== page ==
The Least Sexy But Most Important Practice Of Spirituality I’ve Found
In my own journey delving into spirituality, I’ve seen it all— it started with yoga, meditation, and mindfulness, and led me into tarot, psychics, reiki, chakras, crystals, sage, spirit animals… the works. Some of these practices are considered to be more sexy than others and are commercialized and targeted to larger audiences, like yoga, which we now see regularly practiced at gyms across the nation. But the one spiritual practice that has truly helped me the most on my journey that you never hear about is the art of repentance.
When you picture repentance, you might imagine a Catholic priest or someone crying and kneeling with a rosary. The Catholic priests haven’t gotten the best press in terms of promoting a healthy lifestyle, when you compare them to yoga, for example. But yoga is just as much of a spiritual practice as repentance, whether or not it is commercialized.
To repent is to express sincere regret or remorse for one’s actions. It is to ask God for forgiveness. What is often missing in many people’s understanding of spirituality today is the presence of God. In my own experience, repentance and prayer— talking to God, asking for forgiveness, and praying for guidance, is actually the most powerful form of spirituality a person can practice. To build that relationship with God is one of the most powerful and healing things we can do for ourselves and for those we impact.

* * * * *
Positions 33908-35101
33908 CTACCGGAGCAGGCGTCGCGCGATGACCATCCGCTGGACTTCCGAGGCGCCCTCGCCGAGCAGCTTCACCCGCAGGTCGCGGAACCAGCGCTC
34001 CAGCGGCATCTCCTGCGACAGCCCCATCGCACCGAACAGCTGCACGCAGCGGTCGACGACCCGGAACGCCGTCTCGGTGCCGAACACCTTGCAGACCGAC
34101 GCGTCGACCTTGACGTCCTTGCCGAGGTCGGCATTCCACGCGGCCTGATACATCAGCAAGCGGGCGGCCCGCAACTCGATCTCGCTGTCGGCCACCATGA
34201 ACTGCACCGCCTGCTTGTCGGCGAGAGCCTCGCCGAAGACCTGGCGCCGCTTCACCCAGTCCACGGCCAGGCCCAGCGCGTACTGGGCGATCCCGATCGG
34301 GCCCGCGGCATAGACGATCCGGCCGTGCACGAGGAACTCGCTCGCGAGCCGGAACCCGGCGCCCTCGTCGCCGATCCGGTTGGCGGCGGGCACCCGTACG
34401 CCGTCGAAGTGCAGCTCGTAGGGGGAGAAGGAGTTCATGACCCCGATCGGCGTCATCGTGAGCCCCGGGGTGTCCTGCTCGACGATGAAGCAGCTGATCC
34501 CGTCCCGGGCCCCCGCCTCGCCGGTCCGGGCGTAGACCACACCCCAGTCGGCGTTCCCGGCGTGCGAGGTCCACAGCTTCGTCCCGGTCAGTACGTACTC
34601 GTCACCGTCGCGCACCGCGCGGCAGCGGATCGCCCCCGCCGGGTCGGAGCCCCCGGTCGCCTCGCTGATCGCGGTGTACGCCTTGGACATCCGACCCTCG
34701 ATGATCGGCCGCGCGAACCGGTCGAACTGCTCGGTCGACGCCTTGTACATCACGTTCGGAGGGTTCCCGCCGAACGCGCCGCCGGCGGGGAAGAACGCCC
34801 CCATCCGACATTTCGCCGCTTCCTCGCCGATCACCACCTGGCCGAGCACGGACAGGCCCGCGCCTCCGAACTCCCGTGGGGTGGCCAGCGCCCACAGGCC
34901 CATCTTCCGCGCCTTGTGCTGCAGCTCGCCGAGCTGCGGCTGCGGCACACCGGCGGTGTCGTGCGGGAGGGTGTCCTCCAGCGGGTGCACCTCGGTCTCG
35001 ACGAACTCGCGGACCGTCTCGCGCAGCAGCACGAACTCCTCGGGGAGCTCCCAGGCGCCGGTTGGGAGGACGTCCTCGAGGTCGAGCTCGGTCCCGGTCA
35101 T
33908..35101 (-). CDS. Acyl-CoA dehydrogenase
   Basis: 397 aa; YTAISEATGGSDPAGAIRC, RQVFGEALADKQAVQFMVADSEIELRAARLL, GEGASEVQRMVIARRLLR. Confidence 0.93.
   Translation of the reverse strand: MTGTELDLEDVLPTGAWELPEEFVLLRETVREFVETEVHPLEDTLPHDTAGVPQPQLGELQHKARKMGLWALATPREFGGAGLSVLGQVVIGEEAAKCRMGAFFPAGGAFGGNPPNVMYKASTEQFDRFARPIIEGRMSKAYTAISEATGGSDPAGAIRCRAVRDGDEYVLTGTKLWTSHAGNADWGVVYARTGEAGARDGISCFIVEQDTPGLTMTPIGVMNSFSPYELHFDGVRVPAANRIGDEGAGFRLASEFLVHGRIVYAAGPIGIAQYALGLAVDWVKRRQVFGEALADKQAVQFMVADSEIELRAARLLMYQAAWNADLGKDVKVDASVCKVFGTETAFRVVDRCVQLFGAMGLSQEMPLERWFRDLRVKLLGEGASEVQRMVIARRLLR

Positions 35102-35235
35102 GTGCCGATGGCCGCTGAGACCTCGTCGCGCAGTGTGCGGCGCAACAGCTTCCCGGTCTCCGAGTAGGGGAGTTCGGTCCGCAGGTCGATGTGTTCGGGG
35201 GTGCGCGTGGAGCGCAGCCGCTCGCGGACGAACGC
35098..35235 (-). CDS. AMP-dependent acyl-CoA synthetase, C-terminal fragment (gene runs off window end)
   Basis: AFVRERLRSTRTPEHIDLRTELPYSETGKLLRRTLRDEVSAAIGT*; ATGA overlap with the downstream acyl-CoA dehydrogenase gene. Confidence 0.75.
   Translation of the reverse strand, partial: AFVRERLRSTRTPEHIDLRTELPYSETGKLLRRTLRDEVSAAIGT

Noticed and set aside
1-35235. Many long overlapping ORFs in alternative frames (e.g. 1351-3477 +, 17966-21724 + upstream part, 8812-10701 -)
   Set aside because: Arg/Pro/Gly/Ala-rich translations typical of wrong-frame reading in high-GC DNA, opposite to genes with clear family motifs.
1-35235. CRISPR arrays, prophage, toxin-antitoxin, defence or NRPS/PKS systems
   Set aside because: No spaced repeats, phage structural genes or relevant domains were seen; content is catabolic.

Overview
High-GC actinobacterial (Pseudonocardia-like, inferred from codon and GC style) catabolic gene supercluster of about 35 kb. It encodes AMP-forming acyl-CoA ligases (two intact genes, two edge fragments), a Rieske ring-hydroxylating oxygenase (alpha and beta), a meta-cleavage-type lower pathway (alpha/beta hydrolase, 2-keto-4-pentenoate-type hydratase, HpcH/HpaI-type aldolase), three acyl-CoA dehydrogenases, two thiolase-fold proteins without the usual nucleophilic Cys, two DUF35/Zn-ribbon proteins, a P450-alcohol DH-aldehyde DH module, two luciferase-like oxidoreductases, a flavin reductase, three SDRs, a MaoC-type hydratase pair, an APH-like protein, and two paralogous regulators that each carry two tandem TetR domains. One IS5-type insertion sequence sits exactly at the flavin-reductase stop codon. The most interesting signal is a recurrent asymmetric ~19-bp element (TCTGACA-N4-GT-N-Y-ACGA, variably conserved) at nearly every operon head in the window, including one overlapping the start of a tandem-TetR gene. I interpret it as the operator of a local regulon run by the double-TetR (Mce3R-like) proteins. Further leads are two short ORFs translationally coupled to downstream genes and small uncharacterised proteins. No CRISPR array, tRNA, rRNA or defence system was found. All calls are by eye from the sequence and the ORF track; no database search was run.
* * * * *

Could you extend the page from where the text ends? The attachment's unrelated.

Repentance acknowledges the presence of sin, which is not something that many people want to face in their own lives. It’s not sexy, and it carries religious undertones. But the truth is, there is an energetic current, a Higher Power or design, something greater than ourselves, that controls our health, wellbeing, and current lot in life. There is a moral code under which humans should abide to avoid having regrets and harming others. When we ask God for forgiveness, we receive salvation. It can be painful to look back at the things we have done in the past that may not have been helpful or honorable to us or to those around us, but to acknowledge the pain of our actions is actually a very healing act, and it is one that allows us the clarity to move forward upon our journey with dignity.
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